News

Percy Jackson Lights the Stage

The musical begins off Broadway in New York City on March 23

February 10, 2017
JT Public Relations

Cast members of The Lightning Thief: The Percy Jackson Musical take a break to pose for a photo as they prepare for the musical to open next month.

A new version of The Lightning Thief: The Percy Jackson Musical is coming back to New York City. This new take on the Percy Jackson story, which began as a series of novels by Rick Riordan, features a two-hour long score, updated and expanded script, larger cast and live band. The show opens off Broadway at the Lucille Lortel Theatre on March 23.

The Lightning Thief tells the story of Percy Jackson, a 12-year-old boy struggling with Attention Deficit Hyperactivity Disorder (ADHD) and dyslexia. Percy is pulled into an unknown world of Greek gods and magical powers after discovering he is the son of Poseidon, the sea god of ancient Greece. As he tries to find his dad, Percy faces challenging obstacles that reveal his true identity.

TFK spoke with actors Chris McCarrell, Sara Beth Pfeifer, and George Salazar about their roles in the musical.

TIME FOR KIDS:

How do you think this musical adds to the story of Percy Jackson?

Chris McCarrell stars as Percy Jackson in The Lightning Thief: The Percy Jackson Musical.

BEN GABBE—GETTY IMAGES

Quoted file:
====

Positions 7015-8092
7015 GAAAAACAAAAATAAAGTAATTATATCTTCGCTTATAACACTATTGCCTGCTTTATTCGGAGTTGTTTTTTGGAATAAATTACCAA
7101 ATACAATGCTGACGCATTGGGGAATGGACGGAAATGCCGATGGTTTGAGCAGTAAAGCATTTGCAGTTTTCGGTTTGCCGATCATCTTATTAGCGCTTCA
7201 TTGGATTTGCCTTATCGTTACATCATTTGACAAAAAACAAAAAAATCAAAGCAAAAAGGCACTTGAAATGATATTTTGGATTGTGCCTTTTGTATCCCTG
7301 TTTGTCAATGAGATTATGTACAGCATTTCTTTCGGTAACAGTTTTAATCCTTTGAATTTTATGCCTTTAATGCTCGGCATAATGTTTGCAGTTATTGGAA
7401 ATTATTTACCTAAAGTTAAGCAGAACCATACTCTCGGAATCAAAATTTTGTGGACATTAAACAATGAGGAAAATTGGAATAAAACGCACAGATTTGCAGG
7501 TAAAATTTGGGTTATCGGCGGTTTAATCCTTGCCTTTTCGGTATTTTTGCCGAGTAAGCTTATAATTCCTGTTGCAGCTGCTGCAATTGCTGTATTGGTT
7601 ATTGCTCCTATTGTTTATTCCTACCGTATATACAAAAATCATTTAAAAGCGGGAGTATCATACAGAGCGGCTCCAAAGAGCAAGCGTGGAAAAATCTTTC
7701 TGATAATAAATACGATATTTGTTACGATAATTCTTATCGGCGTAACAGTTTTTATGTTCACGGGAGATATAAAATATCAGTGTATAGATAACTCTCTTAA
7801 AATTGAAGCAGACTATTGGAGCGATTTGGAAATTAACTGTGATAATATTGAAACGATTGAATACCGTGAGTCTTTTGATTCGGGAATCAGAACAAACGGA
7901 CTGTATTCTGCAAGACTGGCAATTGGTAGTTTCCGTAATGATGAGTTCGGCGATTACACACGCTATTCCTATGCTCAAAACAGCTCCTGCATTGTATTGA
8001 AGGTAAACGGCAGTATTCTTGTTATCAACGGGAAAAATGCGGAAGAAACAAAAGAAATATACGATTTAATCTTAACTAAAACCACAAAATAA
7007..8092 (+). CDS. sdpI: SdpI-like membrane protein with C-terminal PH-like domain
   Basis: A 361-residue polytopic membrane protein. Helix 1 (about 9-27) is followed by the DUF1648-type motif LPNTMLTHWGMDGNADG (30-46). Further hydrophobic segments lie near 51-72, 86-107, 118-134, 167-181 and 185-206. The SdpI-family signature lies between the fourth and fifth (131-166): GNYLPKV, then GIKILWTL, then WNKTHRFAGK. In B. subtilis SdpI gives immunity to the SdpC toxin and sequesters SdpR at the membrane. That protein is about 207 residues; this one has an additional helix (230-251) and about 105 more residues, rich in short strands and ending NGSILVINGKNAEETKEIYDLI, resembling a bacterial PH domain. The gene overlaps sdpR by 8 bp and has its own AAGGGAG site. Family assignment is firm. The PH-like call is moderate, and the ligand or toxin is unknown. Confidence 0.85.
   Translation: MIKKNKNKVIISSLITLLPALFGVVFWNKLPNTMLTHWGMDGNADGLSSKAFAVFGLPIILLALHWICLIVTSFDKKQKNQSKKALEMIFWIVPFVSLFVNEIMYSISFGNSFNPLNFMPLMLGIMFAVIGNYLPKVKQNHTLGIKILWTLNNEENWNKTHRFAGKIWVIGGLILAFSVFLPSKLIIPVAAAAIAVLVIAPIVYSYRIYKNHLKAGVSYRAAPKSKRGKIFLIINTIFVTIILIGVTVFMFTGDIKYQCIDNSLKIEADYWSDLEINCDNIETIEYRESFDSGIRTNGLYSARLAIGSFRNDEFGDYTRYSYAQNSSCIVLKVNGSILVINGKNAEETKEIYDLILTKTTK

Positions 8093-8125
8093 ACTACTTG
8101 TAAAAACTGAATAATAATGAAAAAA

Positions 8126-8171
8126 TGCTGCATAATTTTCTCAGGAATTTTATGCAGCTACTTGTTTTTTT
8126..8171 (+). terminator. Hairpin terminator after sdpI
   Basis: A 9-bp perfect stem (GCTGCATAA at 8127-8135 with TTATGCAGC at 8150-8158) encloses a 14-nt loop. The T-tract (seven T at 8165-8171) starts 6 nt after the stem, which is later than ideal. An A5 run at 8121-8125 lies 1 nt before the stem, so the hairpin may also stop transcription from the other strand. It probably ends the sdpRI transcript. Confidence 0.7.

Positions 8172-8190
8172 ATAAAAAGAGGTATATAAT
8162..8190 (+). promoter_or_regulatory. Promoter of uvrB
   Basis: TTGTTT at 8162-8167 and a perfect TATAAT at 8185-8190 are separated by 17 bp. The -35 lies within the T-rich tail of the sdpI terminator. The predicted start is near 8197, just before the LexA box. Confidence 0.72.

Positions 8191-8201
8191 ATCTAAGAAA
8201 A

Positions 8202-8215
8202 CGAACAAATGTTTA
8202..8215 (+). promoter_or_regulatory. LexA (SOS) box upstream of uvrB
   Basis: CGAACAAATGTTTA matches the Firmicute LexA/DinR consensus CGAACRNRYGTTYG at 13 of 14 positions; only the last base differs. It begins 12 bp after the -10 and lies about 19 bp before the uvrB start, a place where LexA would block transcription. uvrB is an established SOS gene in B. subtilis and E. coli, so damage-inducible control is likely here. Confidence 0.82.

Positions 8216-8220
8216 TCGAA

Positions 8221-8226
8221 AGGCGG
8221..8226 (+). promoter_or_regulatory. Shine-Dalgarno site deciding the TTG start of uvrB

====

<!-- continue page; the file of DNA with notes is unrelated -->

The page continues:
Chris McCarrell stars as Percy Jackson in The Lightning Thief: The Percy Jackson Musical.

CHRIS McCARRELL:

I feel like this is the first time the fun and quirkiness of the books are truly presented in any medium.

GEORGE SALAZAR:

Adding the element of music makes a huge difference.

TFK:

How do you feel you relate to your character and what did you do to prepare for this role?

SARA BETH PFEIFER:

I definitely identify with her competitive side and spirit. When I tell you I want to play a board game or any kind of sport, I definitely want to be the best one playing.

SALAZAR:

I relate to Grover because he is full of empathy. He cares about his best friend and wants him to be safe.

TFK:

What was the hardest part of bringing the script to life?

SALAZAR:

We are dealing with a really magical world in this show, and there are certain things we can’t do.

PFEIFER:

I play multiple characters, so I would say the hardest part for me was making it believable and showing the audience that “Oh, I’m this character and now I’m a different character.”

TFK:

What do you do before the show starts?

McCARRELL:

I use reverse psychology—I try not to prepare.

SALAZAR:

I like to get to the theater really early and sit in it when it’s empty. It’s really peaceful and calming.

PFEIFER:

I always try to do a little bit of yoga to get myself centered before I go on stage.

TFK:

Why should kids come to see the show?

ALL CAST:

It shows kids how to follow their own path in life.

 


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